KCTV News 5: German-Italian artist honors Holocaust survivors in Kansas City
July 26, 2019
KANSAS CITY, MO (KCTV) — A German-Italian artist is in Kansas City photographing Holocaust survivors.
Luigi Toscano started on a mission to fight anti-Semitism and racism about four years ago.
So far, he’s photographed about 400 people, documenting their stories and showing them in public displays all around the world. He says he continues to be inspired by them.
Toscano said one woman’s story in particular sticks out to him. He photographed her in Ukraine. Her parents were killed on the spot in Auschwitz, and she endured years of human experimentation and torture at the hands of Dr. Josef Mengele, the Nazi known as the Angel of Death. Toscano says she survived and went on to become a successful doctor.
“It impressed me that people who survived this horror, that they do something with their lives you know,” Toscano said.
Toscano is now is Kansas City to photograph eight more holocaust victims. Erwin Stern, 90, is one of them. He’s from Austria. When he was eight years old, his parents put him and one of his sisters on a train to escape the country.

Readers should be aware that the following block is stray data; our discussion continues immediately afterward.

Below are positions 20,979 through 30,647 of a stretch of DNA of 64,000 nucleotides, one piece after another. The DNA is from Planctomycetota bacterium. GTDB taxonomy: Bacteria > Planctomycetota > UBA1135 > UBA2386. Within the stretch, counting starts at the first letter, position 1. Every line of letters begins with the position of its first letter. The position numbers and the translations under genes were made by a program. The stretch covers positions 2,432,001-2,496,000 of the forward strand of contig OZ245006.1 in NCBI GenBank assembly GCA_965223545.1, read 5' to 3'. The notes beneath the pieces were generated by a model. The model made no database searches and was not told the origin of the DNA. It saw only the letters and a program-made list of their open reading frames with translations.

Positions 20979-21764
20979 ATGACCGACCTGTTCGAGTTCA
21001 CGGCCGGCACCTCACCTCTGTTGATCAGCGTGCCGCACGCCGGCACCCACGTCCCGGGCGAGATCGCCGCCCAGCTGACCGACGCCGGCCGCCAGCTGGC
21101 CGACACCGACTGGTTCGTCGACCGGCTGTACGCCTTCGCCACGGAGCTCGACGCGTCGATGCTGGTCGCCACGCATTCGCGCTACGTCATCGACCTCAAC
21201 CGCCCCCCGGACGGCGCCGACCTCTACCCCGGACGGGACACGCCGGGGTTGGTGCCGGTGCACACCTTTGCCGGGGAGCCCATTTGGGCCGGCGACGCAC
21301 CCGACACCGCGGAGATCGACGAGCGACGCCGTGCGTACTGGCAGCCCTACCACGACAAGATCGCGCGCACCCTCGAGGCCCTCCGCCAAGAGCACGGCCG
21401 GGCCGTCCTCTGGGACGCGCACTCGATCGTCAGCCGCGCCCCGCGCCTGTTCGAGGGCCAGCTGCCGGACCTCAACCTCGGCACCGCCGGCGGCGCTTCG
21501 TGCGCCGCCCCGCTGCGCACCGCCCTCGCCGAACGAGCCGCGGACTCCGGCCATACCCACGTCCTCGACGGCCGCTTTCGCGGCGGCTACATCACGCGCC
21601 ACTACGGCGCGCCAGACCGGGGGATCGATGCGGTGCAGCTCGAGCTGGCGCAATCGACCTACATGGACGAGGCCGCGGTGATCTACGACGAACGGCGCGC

They went to France and ended up living in a castle with 200 other children for about two years during the war. Eventually, some Americans sponsored him to come to the United States.
Stern spent most of his life thinking his entire family, save the sister came here with, were dead.
But when he was 25, he found out his father survived.
He was held captive in Siberia for more than a decade after escaping getting shot by Nazis in Poland.
Stern shared his story for Toscano’s project, because he believes it’s important the holocaust is remembered. He says if we forget, it could happen again.
“In another 10 or 20 years, there won’t be any survivors from the Holocaust. So, it’ll be like a forgotten story. And it’s a reminder that it can happen again anywhere,” Stern said.
“Lest We Forget” will open in September. The location is to be determined, but they’re hoping somewhere outside the National WWI Museum and Memorial.
The project is funded by the Goethe Institute, which promotes the study of German culture.
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